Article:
I am not saying that it's inherently evil to label a security fix as such, but I am saying that it's also not inherently evil to not label a security fix.
there are very few reverted commits after a release (excluding -rc releases). If you are running a pre-release kernel then you have bigger problems, but if you stick with the released kernels (especially with the -stable releases) then there are very few reverted commits. so I don't see how that is relevant.
>> tagging some of them as having security implications strongly implies
>> that ones that are not tagged do not have security implications, and
>> that is incorrect.
> why does it imply that? because you say so? ;) in the real world out
> there, people maintaining kernels for their users are not dumb and they
> know that any security labeling can at most be best effort, not a
you can't have it both ways. either the tagging of patches as security issues is accurate (so that you can have a secure system by only applying those patches and not applying the other fixes), or it's not (in which case you need to apply all patches to get all the possible security fixes)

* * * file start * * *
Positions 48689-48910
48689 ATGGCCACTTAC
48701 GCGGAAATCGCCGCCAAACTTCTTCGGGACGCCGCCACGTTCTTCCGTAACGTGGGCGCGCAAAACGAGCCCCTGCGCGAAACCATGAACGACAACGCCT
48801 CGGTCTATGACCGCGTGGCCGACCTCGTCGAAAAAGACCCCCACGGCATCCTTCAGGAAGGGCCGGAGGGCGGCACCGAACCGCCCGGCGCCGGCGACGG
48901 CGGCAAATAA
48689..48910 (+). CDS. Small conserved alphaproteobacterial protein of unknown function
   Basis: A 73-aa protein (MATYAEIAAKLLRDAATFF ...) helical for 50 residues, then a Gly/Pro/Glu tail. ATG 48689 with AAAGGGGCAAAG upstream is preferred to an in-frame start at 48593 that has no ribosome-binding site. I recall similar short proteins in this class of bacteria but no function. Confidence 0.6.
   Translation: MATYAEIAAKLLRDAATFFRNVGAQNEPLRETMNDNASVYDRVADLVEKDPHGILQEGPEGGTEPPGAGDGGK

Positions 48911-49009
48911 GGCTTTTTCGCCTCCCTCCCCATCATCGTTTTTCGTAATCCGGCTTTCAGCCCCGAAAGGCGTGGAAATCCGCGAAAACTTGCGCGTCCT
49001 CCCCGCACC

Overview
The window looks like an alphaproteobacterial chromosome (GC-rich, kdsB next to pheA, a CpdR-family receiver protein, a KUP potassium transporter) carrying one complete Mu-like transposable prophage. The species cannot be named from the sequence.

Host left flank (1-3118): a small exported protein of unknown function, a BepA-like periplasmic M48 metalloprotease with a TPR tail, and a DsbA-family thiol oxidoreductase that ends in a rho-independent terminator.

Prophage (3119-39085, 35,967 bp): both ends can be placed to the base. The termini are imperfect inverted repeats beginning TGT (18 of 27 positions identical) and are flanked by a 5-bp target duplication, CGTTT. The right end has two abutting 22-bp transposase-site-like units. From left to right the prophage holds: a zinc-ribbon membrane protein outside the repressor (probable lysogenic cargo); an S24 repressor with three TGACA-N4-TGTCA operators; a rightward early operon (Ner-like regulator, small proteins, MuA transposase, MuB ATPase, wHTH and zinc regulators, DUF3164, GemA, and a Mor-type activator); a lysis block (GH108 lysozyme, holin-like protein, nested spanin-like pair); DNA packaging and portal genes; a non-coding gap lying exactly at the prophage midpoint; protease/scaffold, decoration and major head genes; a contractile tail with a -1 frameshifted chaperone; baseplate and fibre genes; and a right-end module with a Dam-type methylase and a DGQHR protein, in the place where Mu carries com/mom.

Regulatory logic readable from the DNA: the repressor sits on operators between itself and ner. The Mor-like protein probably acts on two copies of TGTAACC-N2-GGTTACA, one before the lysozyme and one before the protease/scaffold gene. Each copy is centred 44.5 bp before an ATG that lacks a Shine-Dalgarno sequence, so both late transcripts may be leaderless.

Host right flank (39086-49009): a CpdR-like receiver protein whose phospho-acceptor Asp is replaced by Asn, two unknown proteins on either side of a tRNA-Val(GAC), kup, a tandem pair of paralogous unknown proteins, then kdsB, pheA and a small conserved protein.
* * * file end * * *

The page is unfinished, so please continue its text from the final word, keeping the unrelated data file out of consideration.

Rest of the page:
> there's *zero* reduction in effort for the bad guys. if you have evidence
> otherwise, i'm all ears.
bad guys don't need a security park to investigate a commit, but if things have a security mark they know that they will find vulnerabilities in those commits, there is no chance that they will investigate the implications and then discover that they wasted their time.
it's like discovering that a high-security building has an unlocked door where your only communication with the building managers is public with an unknown amount of time before the owners see the message.
you can say 'door X is vunerable' in which case the bad guys can go directly to that door and get in.
or you can say 'I found a unlocked door' in which case the building owner needs to check every door (potentially finding other problems), but the bad guy would probably have to try several doors before finding the open one, and in a high-security building there would be cameras on the doors giving the building owner some chance of spotting the bad guy before they get in, even without seeing the message
I know this isn't a perfect analogy, but it does illustrate why full public exposure of all the details of every security problem is not nessasarily a good thing. with commits, the details are by definition available (the code changes are visible to everyone), so it can be a reasonable approach to not then hold up a sign that says 'target this'